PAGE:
Yellow River State Forest is a place for everyone in all seasons, said the charter members.  Yellow River State Forest consists of 8,900 acres and has a cabin for rent, 135 campsites and five backpacking sites. There are 45 miles of trails, including trails designated for horses, bikes, snowmobiling, walking and cross country skiing. 

It is renowned for its Class A trout streams, and the state forest features about 10 miles of public stream access. 

The unique landscape features algific talus slopes, numerous rock outcrops, bluffs and steep slopes. There are hardwood forest and designated prairies, easy walking trails and terrain for the hiker who likes a more rugged terrain. 

There are three bluff vistas in the park that provide breathtaking views, and the only firetower in the state of Iowa. The red-shouldered hawk and cerulean warbler, both uncommon birds to this area, can often be found within the confines of the park. 

One of the main things the Friends group wants to do at the first public meeting is find out what type of projects people are most interested in. Retallick noted there are different groups who use the park in different ways: day users, equestrians, campers, anglers, hunters and bird watchers, just to name a few. The Friends group wants to make sure they hear from everyone when deciding which projects to tackle first. 

Of course, any projects will take money. Friends of YRSF is a not-for-profit, so donations are tax deductible. Donations can be made via Paypal on their Facebook page, mailed to P.O. Box 171, Harpers Ferry, IA 52146 or dropped of at Farmers and Merchants Bank. 

Any money donated to a Friends group goes directly to the park they are working with. Previously, there was no practical way for someone to donate directly to Yellow River State Forest.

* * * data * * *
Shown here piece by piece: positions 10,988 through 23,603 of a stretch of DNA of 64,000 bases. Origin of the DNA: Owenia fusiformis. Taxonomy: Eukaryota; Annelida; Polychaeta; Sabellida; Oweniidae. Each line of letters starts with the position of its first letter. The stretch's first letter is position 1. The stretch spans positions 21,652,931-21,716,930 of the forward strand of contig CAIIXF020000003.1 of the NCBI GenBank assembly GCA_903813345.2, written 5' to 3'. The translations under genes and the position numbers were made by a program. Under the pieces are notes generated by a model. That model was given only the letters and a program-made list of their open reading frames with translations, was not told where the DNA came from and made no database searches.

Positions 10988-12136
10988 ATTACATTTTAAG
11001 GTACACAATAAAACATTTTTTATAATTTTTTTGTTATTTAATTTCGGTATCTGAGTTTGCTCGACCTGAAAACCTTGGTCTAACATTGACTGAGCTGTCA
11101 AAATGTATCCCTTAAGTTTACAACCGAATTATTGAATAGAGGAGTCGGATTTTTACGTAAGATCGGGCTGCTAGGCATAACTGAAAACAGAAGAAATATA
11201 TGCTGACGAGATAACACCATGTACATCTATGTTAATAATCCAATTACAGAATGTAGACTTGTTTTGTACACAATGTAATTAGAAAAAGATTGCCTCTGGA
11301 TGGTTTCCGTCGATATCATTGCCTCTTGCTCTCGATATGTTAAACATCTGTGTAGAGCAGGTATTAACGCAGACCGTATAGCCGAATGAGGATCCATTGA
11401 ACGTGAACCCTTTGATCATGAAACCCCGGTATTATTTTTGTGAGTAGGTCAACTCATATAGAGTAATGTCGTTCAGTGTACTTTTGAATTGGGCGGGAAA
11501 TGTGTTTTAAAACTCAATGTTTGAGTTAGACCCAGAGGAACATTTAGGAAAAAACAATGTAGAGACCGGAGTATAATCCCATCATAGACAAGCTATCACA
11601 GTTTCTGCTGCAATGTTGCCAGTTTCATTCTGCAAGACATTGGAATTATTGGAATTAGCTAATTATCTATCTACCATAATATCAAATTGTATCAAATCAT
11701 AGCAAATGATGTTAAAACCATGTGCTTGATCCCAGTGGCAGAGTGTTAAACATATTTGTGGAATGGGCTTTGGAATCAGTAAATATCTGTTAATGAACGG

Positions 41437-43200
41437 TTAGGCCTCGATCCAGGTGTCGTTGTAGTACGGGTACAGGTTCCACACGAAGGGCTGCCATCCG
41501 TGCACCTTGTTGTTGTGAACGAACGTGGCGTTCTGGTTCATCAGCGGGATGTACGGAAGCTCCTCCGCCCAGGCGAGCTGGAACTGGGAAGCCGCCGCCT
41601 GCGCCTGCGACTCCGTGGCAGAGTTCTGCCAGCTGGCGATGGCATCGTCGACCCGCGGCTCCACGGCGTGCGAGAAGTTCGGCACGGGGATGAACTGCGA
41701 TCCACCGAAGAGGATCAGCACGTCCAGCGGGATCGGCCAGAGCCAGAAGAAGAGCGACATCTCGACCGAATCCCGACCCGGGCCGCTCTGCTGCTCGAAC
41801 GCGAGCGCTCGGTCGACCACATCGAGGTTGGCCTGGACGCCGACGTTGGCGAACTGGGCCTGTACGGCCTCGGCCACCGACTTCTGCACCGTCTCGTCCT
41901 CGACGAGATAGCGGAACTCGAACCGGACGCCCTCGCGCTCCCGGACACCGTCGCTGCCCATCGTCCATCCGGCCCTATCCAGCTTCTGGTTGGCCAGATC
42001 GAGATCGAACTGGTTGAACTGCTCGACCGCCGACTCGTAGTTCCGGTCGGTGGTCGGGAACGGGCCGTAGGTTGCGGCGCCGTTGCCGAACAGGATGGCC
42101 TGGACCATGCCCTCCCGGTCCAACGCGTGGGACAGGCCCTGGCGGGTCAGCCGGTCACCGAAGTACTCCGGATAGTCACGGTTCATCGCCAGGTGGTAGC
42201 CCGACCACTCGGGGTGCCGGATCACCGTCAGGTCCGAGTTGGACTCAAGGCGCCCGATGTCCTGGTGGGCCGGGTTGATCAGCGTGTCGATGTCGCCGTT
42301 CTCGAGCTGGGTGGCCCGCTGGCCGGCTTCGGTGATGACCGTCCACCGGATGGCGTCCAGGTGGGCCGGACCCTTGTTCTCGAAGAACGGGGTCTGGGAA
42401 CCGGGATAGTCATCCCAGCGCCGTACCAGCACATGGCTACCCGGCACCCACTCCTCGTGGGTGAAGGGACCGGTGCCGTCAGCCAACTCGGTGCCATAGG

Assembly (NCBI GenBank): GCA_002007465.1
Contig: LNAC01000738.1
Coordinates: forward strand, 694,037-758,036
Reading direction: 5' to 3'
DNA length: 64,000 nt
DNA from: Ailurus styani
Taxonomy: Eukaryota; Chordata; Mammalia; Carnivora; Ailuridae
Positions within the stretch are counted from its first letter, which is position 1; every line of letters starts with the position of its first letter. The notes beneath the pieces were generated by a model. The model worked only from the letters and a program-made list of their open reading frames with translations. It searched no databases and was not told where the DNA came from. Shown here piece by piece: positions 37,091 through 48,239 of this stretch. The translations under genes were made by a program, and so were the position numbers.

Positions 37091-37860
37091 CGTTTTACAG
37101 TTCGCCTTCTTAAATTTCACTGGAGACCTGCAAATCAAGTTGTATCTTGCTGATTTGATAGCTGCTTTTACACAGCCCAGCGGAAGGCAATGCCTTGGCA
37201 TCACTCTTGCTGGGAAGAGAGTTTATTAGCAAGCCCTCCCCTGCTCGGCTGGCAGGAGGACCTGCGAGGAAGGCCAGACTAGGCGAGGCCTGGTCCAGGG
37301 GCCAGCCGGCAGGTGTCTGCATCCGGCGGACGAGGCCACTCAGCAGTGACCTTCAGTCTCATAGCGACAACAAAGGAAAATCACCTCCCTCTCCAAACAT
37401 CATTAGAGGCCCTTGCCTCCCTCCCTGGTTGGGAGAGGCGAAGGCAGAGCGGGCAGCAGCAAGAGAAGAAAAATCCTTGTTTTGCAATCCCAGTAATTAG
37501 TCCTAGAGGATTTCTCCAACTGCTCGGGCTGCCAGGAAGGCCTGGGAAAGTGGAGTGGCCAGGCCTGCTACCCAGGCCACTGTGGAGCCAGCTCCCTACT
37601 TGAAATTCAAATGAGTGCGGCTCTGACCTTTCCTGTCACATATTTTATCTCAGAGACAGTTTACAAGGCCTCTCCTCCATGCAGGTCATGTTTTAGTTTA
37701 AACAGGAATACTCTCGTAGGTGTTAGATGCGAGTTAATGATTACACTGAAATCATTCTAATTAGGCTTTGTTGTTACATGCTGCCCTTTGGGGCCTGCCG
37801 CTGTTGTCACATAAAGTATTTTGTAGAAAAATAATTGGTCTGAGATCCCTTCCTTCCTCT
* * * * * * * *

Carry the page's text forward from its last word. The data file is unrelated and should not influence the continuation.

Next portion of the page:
Friends of YRSF will also be erecting bins to collect deposit cans and will be selling firewood in the park. Being an official Friends group also enables them to apply for grants for future projects. 

Friends of YRSF sponsored a First Day Hike on Jan. 1, which had nearly 40 people in attendance, and are planning on a volunteer day at the park to kick off summer on Saturday, May 4. 

At the first public meeting on March 3, Retallick will talk about why Friends groups are important to places such as Yellow River State Forest, and attendees will learn about what a Friends group can help accomplish.

Those interested can sign up for annual or lifetime memberships at the meeting. 

Many Iowa State Parks have Friends organizations. Typically, they help to organize volunteer events for such things as maintaining hiking trails and building picnic tables, trail benches and picnic shelters. Volunteers improve prairie and forest landscapes by planting trees or getting rid of noxious plants. Projects may include making interpretive signs, brochures, building playgrounds or parking areas. 

“The possibilities are really endless,” said Boylen. 

To learn more about the Friends of Yellow River State Forest, look up their Facebook page. To learn more about the state forest, go to

“I hope that you will take some time out of your busy schedules and support the Friends of Yellow River State Forest,” said Retallick. 

Yellow River State Forest is located 16 miles from Waukon, 15 miles from Marquette or 16 miles from Lansing. The cabin at Yellow River State Forest is located at park headquarters, 729 State Forest Rd., Harpers Ferry.